Open Budget Survey 2017

By International Budget Partnership, Jan 31, 2018

The International Budget Partnership’s Open Budget Survey (OBS) is the world’s only independent, comparative assessment of the three pillars of public budget accountability: transparency, oversight and public participation. The Open Budget Survey 2017 evaluated 115 countries across six continents, adding 13 new countries to the survey since the last round in 2015.

Is the Open Budget Survey Biased Against Francophone Countries?

By Ian Lienert, Jan 15, 2018

Prior to the Open Budget Survey (OBS) 2015, the average overall Open Budget Index transparency score of francophone countries were much lower than those of comparable non-francophone countries. This led some French-speaking observers to question whether the OBS is biased against francophone countries. To answer the question of whether there are specific features of francophone countries’ PFM system that are not captured by the OBS, or that may result in bias, IBP commissioned this study.

open budget survey francophone study

An Introduction to the South Africa Metro Open Budget Index

By International Budget Partnership South Africa, Nov 28, 2017

How transparent and participatory are the budgets of Metropolitan Municipalities in South Africa? While the national government has undergone regular budget transparency and participation assessments through the Open Budget Survey since 2006, to date there has not been a similar assessment of public finance management systems and practices for local and provincial governments. This paper introduces the International Budget Partnership South Africa’s Metro Open Budget Index, which will complete the public finance transparency and participation picture by assessing these practices in South Africa’s metropolitan municipalities.

The South Africa Metro Open Budget Index

The Road to Budget Transparency: Learning from Country Experience

By Alta Folscher and Paolo de Renzio, Nov 15, 2017

This paper examines the budget transparency practices of six countries (Argentina, Ghana, Indonesia, Mexico, the Philippines, and Uganda). It aims to identify not only catalytic factors that may have prompted governments to take steps to improve budget transparency but also some of the more specific steps they took (or did not take) in order to do so. It also examines the barriers that they faced in achieving and sustaining those improvements.

The Road to Budget Transparency in Six Countries

The Road to Budget Transparency in Uganda

By Rosie Pinnington, Nov 15, 2017

This case study examines Uganda’s journey toward greater budget transparency, looking at its reform trajectory from 2006 to 2015 in order to identify factors that have contributed to improved budget transparency during this period.

budget transparency in uganda

The Road to Budget Transparency in Ghana

By Nicholas Adamtey, Nov 15, 2017

Ghana has been making some efforts toward improving budget transparency over the years by making some information and some budget documents available to the public. However, Ghana’s performance on the Open Budget Index has not shown much improvement. This case study examines Ghana’s efforts, with special emphasis on the period of 2008 to 2016.

budget transparency in ghana

The Road to Budget Transparency in the Philippines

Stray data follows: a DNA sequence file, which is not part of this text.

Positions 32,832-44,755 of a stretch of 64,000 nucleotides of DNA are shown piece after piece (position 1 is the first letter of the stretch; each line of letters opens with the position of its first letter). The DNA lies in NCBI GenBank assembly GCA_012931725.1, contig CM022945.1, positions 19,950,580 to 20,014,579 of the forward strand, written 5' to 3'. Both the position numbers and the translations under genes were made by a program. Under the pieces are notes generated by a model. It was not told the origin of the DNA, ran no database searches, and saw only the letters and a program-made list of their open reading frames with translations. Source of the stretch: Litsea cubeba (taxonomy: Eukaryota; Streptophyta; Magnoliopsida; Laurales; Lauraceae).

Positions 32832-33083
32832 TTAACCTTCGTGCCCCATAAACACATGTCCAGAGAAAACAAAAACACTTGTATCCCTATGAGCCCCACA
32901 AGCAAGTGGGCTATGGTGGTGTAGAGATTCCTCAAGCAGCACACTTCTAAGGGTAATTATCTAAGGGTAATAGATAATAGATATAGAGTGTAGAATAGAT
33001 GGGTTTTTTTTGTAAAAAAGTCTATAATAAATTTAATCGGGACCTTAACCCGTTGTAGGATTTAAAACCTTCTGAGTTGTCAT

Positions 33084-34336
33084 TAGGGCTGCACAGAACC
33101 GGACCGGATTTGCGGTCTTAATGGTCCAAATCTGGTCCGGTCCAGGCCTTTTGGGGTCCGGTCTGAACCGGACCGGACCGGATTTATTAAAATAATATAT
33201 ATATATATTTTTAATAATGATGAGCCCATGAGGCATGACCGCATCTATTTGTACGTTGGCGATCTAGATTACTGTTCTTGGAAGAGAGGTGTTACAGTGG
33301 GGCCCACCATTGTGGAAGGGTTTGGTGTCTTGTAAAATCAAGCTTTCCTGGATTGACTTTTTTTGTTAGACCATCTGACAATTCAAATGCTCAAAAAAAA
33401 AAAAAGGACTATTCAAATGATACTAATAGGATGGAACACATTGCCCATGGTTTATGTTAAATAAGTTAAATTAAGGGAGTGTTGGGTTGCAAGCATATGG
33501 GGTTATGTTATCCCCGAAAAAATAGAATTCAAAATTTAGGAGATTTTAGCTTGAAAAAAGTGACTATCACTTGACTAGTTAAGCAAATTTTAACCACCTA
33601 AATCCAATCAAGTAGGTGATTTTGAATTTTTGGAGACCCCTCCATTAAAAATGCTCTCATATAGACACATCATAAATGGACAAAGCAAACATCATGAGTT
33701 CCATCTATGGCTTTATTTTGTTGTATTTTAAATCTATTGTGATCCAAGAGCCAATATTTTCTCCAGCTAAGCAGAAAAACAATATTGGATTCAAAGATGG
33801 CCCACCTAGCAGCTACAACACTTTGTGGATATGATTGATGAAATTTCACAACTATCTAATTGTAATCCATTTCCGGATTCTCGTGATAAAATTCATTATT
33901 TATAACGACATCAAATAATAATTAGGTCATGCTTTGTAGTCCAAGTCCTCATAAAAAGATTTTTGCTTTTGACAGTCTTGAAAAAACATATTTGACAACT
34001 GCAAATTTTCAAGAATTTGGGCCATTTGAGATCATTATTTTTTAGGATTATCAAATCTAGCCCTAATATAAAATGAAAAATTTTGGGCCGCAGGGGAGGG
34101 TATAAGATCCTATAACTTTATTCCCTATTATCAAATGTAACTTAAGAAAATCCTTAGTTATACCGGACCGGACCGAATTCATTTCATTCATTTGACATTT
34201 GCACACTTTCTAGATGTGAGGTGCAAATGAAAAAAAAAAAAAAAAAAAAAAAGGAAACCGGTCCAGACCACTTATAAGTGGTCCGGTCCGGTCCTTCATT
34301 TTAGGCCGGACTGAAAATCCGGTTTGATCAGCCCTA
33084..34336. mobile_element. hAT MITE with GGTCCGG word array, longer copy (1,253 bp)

By Francis Y. Capistrano, Nov 15, 2017

After languishing in the “limited” category on the Open Budget Index for nearly a decade, the Philippines managed to achieve a score of 64 in the 2015 round. On the surface, the Philippines improved its transparency rating simply by publishing all eight key budget documents. However, beneath that surface is a story of how key actors in the government bureaucracy took action to fulfill the promise made by the administration at that time to curb corruption and make the management of public funds more efficient, effective, and open to citizens. This case study examines the public finance management reforms and additional government actions that served to increase fiscal transparency in the Philippines.

budget transparency in the philippines

The Road to Budget Transparency in Mexico

By Diego de la Mora and Javier Garduño, Nov 15, 2017

In the 2006 and 2008 rounds of the Open Budget Survey, Mexico’s Open Budget Index score fell in the middle range. However, beginning in 2009 the Mexican Ministry of Finance started taking budget transparency seriously, which was reflected by an increase in Open Budget Index scores in the 2012 and 2015 rounds. This case study examines why the Mexican government decided to enhance fiscal transparency and which actions were put in place both to start and to maintain the upward trend.

budget transparency in mexico

The Road to Budget Transparency in Indonesia

By Yuha Farhan, Nov 15, 2017

Budget transparency has become a widely accepted recipe for good governance. However, according to the Open Budget Survey, many countries remain stuck at intermediate levels. Indonesia is one of those countries. This case study aims to explain why budget transparency in Indonesia has not managed to move beyond intermediate levels by examining government and civil society initiatives that have influenced budget transparency and exploring why these initiatives did not lead to sustainable improvements.

budget transparency in indonesia

The Road to Budget Transparency in Argentina

By Luciana Díaz Frers, Nov 15, 2017

While Argentina has consistently produced six of the eight key budget documents included in the Open Budget Index, its scores from 2006-2015 range between 40 and 60, leaving it stuck in the middle. This case study examines Argentina’s journey toward greater budget transparency, describing inconsistencies and speculating about their potential causes.

Budget Transparency in Argentina